Overall, this is an excellent construct for Moon DAO. Wouldn’t recommend implementing anything below until the DePrize model has been “trained” with a case study (lunar comms). These ideas are for inspiring future Moon DAO thoughts/dreams!

Ideation extension: Think if the lunar comms incubation period is successful, MoonDAO could experiment with opening the ideation phase to a much larger audience. I’m envisioning something akin to the One immediate concern one may have is: “how would we process all of the 1000s of ideas each day by randos.” But MoonDAO members wouldn’t need to, necessarily. Unanimous AI provides a “swarm voting” mechanism. My hypothesis is that you wouldn’t even need to pay folks to vote, they would do it based on curiosity alone. Maybe make a group of 5 ideas and have votes on the best, then keep repeating until the law of large numbers tells us what the best ideas graduate to the Moon DAO ideation.

Secondary impact: Imagining the vibe akin to the App revolution of the early 2000s but with space hardware. About 95% of the ideas will not make it, but there are bound to be some winners. And even if it isn’t marketable, it opens up space opportunities to folks that may not be exposed to it normally: see 13 year olds that made thousands of $‘s from Apps back in the day.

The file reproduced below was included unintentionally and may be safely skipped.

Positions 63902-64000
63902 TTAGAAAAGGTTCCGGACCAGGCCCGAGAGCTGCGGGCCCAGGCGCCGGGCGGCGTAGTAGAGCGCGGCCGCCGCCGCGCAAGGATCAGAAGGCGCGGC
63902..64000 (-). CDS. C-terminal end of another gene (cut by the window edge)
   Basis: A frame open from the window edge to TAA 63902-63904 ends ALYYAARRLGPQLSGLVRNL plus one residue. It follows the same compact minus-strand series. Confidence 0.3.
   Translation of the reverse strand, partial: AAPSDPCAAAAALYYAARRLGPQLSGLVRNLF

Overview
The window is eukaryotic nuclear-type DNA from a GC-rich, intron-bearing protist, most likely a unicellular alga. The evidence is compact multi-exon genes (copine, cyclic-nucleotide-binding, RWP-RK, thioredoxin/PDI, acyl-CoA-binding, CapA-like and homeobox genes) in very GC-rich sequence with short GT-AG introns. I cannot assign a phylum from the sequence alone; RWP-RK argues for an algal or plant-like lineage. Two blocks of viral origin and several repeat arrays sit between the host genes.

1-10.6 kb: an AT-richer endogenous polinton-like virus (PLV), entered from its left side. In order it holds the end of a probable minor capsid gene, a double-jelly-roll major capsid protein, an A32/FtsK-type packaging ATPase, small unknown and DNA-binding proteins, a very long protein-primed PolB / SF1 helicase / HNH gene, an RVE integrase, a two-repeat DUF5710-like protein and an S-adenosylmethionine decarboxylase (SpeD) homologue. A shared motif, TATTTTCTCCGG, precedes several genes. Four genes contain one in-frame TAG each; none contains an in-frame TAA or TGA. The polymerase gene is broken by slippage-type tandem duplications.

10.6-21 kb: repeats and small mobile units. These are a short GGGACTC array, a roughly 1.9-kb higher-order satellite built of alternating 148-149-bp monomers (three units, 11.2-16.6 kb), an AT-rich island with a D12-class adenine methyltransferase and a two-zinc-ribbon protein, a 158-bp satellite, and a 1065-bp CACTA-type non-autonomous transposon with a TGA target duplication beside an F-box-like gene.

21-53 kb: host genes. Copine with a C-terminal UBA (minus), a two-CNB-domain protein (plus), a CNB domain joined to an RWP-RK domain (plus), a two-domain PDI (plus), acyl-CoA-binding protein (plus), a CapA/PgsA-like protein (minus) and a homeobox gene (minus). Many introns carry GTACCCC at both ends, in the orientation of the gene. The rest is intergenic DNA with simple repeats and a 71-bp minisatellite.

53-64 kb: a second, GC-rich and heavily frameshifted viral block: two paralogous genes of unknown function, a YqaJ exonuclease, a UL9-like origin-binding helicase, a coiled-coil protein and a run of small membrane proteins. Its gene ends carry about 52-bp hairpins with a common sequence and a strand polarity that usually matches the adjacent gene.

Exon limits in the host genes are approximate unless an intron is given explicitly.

Machine/Human judge: The judge of the winner could be either a machine or a judge. A machine is preferred for traditional acquisition requirements that have objective metrics (NASA style). But DePrize winners may have achieved a capability through a means that does not lend itself to objective criteria. DARPA bases their success/fail criteria on capabilities, rather than requirements. A goal such as: “enable GPS receivers small enough to embed in myriad consumer devices.” This would probably need a human judge.

Post DePrize rewards: Depending on how the DePrize is written, there could be a potential for high value within the losing teams at later time. Imagine Team A achieves the required data rate of 10Mb/s from the moon to earth and wins the DePrize in October. In the following January, Team B finishes their project that can deliver 10Gb/s. Or more abstractly, Team B finds a way to push comms via graphine coating (or something novel) that can’t hack it short term, but has game changing impacts down the road. Guessing the blockchain could be used to store lessons learned for the future. If nothing else: it helps decrease redoing projects from the past and saves time. This is a key feature of DARPA innovations: lots of them are shelfed until the limiting technology has been improved to make it a possibility. Best way to implement this I can think is to still give the losers IP rights to developments that are unique to their project. These IP are tracked for the future and give an ROI if they’re picked up by a funder in the future. Eventually, instead of scouring the patent office to see if your idea has been done: some future Obsidian-like program could smartly direct you through the IP environment to find one that fits your needs.